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Salt Lake Mayor Deedee Corradini said she was "extremely unhappy" about the crime bill's collapse, which she said would have meant $150 million to help Utah cities fight crime. West Valley Police Chief Dennis Nordfelt is also upset, but the county's chief law enforcement officer does not agree.

"I was not unhappy with the defeat of the bill as it was written," said Salt Lake County Sheriff Aaron Kennard."I'm a little concerned that we lost some money but I disagree with some comments I've heard that the state of Utah lost millions of dollars. How can we lose something we don't have?"

The sheriff said there was nothing in the bill that guaranteed Utah would receive anywhere near the millions of dollars being discussed.

He believes the bill contained too may social programs that don't relate to law enforcement and said even the support of the National Sheriff's Association was waning as amendments to the bill were added. Kennard believes, however, that Congress will come up with something better.

"I think they will get off their dime and you'll see a bare bones crime bill that will do something for the cops on the street," he said. "Let's get police, not pork."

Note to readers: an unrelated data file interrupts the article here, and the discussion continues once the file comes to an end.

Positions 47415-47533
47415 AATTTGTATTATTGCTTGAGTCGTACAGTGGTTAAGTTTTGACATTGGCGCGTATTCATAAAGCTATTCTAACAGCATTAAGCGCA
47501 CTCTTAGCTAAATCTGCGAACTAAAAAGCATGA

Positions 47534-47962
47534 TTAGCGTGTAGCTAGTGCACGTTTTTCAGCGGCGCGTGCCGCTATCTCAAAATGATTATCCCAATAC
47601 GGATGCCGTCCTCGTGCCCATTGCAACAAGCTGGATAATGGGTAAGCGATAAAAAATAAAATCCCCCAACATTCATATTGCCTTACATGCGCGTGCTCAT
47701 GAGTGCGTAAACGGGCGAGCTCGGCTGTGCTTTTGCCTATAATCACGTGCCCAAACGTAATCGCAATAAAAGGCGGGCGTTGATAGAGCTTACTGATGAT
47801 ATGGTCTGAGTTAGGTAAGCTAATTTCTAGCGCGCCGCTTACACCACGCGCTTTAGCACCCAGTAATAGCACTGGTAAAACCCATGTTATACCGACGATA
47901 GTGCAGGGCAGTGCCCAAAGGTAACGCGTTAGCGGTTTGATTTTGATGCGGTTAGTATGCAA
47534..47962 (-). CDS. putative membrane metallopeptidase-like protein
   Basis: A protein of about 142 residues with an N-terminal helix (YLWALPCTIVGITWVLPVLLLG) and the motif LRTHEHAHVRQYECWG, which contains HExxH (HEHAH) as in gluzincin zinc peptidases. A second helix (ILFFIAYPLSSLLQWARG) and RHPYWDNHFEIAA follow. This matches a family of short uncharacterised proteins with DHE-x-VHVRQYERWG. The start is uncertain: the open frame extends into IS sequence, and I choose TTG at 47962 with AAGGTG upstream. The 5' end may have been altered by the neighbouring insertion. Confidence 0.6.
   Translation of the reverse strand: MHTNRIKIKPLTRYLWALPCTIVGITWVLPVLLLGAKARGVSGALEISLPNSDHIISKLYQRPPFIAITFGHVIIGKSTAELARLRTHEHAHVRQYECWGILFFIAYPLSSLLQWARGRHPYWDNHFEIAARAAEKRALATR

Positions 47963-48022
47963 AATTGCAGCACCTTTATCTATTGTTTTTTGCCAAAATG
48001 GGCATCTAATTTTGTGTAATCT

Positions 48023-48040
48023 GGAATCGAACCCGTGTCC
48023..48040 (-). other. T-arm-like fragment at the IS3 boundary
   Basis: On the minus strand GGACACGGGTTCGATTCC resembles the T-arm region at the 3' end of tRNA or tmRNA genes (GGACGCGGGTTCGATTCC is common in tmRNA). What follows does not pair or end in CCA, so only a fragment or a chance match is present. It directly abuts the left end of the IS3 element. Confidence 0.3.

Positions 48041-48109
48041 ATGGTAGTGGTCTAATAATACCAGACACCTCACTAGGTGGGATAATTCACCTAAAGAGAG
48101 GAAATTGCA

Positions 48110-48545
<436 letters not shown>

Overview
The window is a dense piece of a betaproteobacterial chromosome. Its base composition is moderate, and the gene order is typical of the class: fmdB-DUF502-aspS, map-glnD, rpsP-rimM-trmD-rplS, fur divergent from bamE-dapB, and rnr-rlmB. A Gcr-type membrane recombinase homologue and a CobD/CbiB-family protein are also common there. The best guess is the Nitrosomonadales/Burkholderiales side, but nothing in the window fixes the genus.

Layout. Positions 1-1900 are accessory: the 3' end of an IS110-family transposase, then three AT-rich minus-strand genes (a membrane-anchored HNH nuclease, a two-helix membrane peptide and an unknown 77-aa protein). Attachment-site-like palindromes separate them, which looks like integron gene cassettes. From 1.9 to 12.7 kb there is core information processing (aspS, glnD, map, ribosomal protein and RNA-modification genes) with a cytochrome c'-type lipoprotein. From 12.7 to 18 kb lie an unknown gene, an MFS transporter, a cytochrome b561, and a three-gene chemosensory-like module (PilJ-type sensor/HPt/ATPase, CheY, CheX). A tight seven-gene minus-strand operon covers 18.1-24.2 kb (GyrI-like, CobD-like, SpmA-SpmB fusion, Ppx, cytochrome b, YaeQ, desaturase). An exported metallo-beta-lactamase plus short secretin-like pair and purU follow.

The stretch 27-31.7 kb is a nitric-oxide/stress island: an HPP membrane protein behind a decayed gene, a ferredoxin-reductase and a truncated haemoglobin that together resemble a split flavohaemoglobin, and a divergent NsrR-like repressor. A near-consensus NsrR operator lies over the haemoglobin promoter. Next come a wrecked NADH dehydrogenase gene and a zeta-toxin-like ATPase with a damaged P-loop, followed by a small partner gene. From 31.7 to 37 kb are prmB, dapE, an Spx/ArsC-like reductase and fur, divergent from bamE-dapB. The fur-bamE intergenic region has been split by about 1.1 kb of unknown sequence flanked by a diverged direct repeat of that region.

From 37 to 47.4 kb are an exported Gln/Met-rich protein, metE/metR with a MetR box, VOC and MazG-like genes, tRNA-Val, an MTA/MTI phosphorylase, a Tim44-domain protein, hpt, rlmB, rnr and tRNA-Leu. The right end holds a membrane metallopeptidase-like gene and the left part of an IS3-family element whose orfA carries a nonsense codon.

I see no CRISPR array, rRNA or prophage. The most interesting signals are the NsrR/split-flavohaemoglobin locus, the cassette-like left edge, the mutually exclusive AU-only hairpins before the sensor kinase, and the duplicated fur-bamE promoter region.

But Corradini and Nordfelt said the bill would have helped Utah.

"I am really disgusted with Congress. They can't get their act together and resolve their differences and so nothing good happens," Nordfelt said.

"They get hung up on things that are the least important issues. Whether or not we have gun control has far less to do with the crime in West Valley City than does the additional resources that would enable us to put more police officers on the street."

"It's the mayors and cities of America that are fighting the crime problem and we need help," Corradini said.

Salt Lake City planned to apply for money to hire 35 to 50 new police officers if the bill had passed. The city also expected to pursue grants through the Local Partnership Act to fund several anti-crime programs.

With each reworking of the bill it gets weaker, Corradini said. She expects the National Rifle Association will lobby to strip a ban on assault weapons from the bill in the next go-round.

"We're paying our money into the federal budget and the most critical issue facing society today, according to polls in West Valley City, is crime and violence. And we're not getting any federal dollars back, at least not enough," Nordfelt said.


Additional Information

Utah vote

Rep. Karen Shepherd, D-Utah, voted to debate the crime package; Reps. Jim Hansen, R-Utah, and Bill Orton, D-Utah, voted to keep it from reaching the House floor. ||||||||||||||||||||| JUNK